Supposedly as a temporary measure Lennie Godber is moved into Fletch's cell. As a first-timer the prison world is new to him and he misses his girl-friend. Fletch shows a kindly, philosophical side ...
Arkwright is a tight-fisted shop owner in Doncaster, who will stop at nothing to keep his profits high and his overheads low, even if this means harassing his nephew Granville. Arkwright's ... See full summary »
Long running BBC comedy show consisting of sketches and humourous musical routines involving the large Ronnie Barker and the small Ronnie Corbett. Most sketches involved both men, but ... See full summary »
The Fred Tomlinson Singers
This prison comedy is based on the popular British television series of the same name. Long time Slade prison inmate Fletcher is ordered by Grouty to arrange a football match between the ... See full summary »
A thirty-something year-old man named Harold and his elderly father, Albert, work as rag and bone men (collecting and selling junk). Harold is ambitious and wants to better himself, but his... See full summary »
Harry H. Corbett,
Two early thirties best friends live together while having completely different personalities. While their girlfriends try to help them take on more responsibilities the boys seldom respond well and usually end up drinking together.
Gordon Brittas is the manager of the Whitbury-Newtown Leisure Centre. Despite his ambition and good intentions, everything seems to go wrong when he's around, despite the best efforts of ... See full summary »
Norman Stanley Fletcher is sentenced to 5 years at her Majesty's pleasure at HM prison Slade in darkest Cumbria. His naive cell mate Lenny Godber needs to learn the ropes, skives and scams and strict prison officer Mr.Mackay tries to run the prison his own way. And then there's Mr.Barroclough who is just too weak willed to have his good nature exploited.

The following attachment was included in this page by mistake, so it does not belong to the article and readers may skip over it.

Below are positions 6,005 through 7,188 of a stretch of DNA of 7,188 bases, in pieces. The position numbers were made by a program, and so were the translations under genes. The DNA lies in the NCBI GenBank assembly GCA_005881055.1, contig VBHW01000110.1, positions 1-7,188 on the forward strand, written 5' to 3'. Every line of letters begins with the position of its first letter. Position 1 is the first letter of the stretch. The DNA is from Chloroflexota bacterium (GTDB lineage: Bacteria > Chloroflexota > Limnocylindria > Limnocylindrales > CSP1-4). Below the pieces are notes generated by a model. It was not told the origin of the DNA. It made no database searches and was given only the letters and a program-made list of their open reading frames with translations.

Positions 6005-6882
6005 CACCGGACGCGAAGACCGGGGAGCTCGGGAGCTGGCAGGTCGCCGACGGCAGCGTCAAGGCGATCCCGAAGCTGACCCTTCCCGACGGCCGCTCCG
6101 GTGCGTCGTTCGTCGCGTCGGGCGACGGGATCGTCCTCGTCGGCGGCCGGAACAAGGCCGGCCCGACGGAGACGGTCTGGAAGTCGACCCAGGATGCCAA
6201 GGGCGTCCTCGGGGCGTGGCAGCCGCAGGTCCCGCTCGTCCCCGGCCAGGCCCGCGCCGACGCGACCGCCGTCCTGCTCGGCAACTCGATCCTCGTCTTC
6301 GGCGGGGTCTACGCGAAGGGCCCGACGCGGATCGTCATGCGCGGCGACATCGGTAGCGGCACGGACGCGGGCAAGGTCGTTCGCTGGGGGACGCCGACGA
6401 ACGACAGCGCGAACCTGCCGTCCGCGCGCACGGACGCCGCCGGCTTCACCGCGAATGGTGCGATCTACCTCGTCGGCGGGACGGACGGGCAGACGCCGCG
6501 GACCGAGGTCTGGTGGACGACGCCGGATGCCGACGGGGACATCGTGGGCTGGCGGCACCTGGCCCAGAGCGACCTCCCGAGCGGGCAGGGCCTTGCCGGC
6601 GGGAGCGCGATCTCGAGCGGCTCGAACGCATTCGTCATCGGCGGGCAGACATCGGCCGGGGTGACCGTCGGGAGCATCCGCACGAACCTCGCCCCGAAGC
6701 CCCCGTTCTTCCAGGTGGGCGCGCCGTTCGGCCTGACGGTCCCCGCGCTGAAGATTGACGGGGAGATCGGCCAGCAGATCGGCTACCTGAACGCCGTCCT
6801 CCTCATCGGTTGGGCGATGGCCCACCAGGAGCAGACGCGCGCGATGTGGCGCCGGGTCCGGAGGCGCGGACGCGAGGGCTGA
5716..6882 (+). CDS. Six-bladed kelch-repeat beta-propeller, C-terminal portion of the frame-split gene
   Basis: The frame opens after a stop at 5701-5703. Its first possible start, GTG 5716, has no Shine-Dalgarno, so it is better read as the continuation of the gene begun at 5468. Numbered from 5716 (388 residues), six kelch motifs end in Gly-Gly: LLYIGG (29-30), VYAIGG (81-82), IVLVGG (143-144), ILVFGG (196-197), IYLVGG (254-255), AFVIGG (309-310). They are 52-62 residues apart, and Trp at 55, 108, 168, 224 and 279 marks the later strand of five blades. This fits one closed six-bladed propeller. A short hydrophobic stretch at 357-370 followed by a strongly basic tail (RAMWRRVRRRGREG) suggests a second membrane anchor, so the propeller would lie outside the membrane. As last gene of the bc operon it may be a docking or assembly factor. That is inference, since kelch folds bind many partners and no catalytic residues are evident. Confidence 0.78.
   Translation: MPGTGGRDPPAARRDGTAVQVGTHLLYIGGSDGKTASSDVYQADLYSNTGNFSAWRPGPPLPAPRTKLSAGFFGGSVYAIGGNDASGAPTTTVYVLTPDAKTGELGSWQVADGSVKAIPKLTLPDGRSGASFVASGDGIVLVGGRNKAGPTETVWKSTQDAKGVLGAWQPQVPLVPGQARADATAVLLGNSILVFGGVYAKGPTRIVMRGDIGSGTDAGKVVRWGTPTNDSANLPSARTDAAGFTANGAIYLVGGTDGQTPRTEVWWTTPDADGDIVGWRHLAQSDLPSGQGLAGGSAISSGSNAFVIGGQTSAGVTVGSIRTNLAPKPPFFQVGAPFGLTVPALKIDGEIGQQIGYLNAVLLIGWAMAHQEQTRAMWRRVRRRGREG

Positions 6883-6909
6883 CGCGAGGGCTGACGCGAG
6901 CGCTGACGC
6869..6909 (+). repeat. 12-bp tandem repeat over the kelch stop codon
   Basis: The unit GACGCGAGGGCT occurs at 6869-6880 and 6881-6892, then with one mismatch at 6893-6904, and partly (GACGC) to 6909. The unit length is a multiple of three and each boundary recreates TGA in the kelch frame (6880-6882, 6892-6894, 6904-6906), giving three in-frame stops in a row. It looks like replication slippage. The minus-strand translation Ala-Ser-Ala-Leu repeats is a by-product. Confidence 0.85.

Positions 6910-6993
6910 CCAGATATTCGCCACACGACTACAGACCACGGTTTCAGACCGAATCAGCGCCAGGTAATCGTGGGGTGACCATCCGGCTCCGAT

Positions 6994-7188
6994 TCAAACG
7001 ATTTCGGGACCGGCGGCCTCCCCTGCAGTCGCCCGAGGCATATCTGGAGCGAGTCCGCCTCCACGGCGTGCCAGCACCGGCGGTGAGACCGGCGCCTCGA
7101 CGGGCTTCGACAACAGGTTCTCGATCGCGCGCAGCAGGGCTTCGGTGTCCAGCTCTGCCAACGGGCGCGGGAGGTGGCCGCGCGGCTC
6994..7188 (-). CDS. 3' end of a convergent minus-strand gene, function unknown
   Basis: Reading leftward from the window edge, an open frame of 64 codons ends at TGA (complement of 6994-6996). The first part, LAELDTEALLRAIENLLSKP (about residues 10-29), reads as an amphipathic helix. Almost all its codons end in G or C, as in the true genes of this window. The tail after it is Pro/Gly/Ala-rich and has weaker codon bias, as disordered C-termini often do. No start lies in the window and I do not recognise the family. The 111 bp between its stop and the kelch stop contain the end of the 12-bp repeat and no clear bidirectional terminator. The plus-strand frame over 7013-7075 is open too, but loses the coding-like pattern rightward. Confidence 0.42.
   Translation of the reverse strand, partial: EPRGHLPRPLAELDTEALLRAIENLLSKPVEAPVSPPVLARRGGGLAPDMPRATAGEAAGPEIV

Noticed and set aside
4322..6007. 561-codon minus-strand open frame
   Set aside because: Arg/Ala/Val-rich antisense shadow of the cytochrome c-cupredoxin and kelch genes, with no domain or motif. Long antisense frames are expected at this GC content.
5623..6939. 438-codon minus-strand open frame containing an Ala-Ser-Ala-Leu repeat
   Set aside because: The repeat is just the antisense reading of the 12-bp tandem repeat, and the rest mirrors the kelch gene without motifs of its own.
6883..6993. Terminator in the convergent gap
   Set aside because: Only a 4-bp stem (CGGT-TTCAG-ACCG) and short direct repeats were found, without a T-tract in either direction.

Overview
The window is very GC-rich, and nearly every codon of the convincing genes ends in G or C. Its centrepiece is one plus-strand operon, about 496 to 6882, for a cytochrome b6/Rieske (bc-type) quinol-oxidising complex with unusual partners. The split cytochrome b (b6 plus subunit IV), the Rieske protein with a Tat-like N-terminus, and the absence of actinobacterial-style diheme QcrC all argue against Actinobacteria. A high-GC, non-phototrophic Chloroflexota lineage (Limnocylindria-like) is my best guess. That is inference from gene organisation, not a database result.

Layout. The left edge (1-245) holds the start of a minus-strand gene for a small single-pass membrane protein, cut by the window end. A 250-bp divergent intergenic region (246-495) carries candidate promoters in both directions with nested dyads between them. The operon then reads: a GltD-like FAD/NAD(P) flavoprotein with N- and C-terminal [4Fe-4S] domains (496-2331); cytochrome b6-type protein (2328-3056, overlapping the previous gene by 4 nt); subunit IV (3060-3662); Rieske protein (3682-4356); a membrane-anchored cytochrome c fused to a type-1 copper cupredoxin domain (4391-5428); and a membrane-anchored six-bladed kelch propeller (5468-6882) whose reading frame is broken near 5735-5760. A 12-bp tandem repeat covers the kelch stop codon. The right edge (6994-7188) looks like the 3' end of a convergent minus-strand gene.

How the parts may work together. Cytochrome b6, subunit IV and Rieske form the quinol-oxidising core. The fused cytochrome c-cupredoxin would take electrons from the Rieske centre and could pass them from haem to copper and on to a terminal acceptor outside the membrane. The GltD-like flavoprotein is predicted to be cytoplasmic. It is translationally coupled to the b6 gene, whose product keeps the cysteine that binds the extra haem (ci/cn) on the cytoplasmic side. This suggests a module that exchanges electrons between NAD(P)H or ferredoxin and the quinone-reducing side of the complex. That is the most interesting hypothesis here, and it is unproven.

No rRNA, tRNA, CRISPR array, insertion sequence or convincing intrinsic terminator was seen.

According to Erwin James, an ex-prisoner who writes a bi-weekly column for The Guardian newspaper, Porridge was a favourite with British prisoners: "When I was inside, Porridge was a staple of our TV diet. In one high-security prison, a video orderly would be dispatched to tape the programme each week. If they missed it, they were in trouble. " See more »
One can't help noticing a change in your old lady's attitude of late.
How can you tell that?
Oh, little things, like the certain smile that plays around your lips when you're telling us to slop out.
What sort of smile?
The smile of a man who's getting his oats!
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The closing credits listed the actors' names but not the corresponding names of the characters that they played. See more »
Very funny. I have been watching this since I was a child (early 90s reruns) and it makes me laugh every time. this has to be ronnie barkers best outing (which tells you something). richard beckinsale is great and went too soon. Wilde and Mackay are perfect in their roles and the 'backup cast' like McLaren and Ives really polish it off to leave it the perfect specimen of British comedy along with Only Fools and Horses and the Blackadder collection.
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